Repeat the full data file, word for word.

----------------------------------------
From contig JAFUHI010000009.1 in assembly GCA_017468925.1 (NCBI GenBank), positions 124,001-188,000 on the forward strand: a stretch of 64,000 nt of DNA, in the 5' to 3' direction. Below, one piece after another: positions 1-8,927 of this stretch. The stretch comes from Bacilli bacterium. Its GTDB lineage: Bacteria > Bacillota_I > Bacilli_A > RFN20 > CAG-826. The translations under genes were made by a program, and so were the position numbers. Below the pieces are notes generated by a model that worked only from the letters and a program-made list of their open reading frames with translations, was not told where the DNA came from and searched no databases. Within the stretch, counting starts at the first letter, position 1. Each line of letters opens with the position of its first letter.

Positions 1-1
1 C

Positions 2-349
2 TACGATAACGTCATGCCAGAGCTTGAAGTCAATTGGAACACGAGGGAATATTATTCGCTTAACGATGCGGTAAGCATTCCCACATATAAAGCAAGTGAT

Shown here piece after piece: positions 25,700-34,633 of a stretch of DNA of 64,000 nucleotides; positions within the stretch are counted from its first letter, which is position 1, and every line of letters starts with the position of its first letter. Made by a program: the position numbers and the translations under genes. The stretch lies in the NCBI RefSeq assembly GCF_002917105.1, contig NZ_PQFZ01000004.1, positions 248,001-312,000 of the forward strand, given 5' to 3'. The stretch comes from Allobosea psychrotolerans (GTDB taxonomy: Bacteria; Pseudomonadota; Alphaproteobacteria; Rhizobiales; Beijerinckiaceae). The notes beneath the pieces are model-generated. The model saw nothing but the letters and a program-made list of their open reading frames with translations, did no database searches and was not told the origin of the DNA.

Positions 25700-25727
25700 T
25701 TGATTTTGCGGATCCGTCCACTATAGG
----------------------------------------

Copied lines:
From contig JAFUHI010000009.1 in assembly GCA_017468925.1 (NCBI GenBank), positions 124,001-188,000 on the forward strand: a stretch of 64,000 nt of DNA, in the 5' to 3' direction. Below, one piece after another: positions 1-8,927 of this stretch. The stretch comes from Bacilli bacterium. Its GTDB lineage: Bacteria > Bacillota_I > Bacilli_A > RFN20 > CAG-826. The translations under genes were made by a program, and so were the position numbers. Below the pieces are notes generated by a model that worked only from the letters and a program-made list of their open reading frames with translations, was not told where the DNA came from and searched no databases. Within the stretch, counting starts at the first letter, position 1. Each line of letters opens with the position of its first letter.

Positions 1-1
1 C

Positions 2-349
2 TACGATAACGTCATGCCAGAGCTTGAAGTCAATTGGAACACGAGGGAATATTATTCGCTTAACGATGCGGTAAGCATTCCCACATATAAAGCAAGTGAT

Shown here piece after piece: positions 25,700-34,633 of a stretch of DNA of 64,000 nucleotides; positions within the stretch are counted from its first letter, which is position 1, and every line of letters starts with the position of its first letter. Made by a program: the position numbers and the translations under genes. The stretch lies in the NCBI RefSeq assembly GCF_002917105.1, contig NZ_PQFZ01000004.1, positions 248,001-312,000 of the forward strand, given 5' to 3'. The stretch comes from Allobosea psychrotolerans (GTDB taxonomy: Bacteria; Pseudomonadota; Alphaproteobacteria; Rhizobiales; Beijerinckiaceae). The notes beneath the pieces are model-generated. The model saw nothing but the letters and a program-made list of their open reading frames with translations, did no database searches and was not told the origin of the DNA.

Positions 25700-25727
25700 T
25701 TGATTTTGCGGATCCGTCCACTATAGG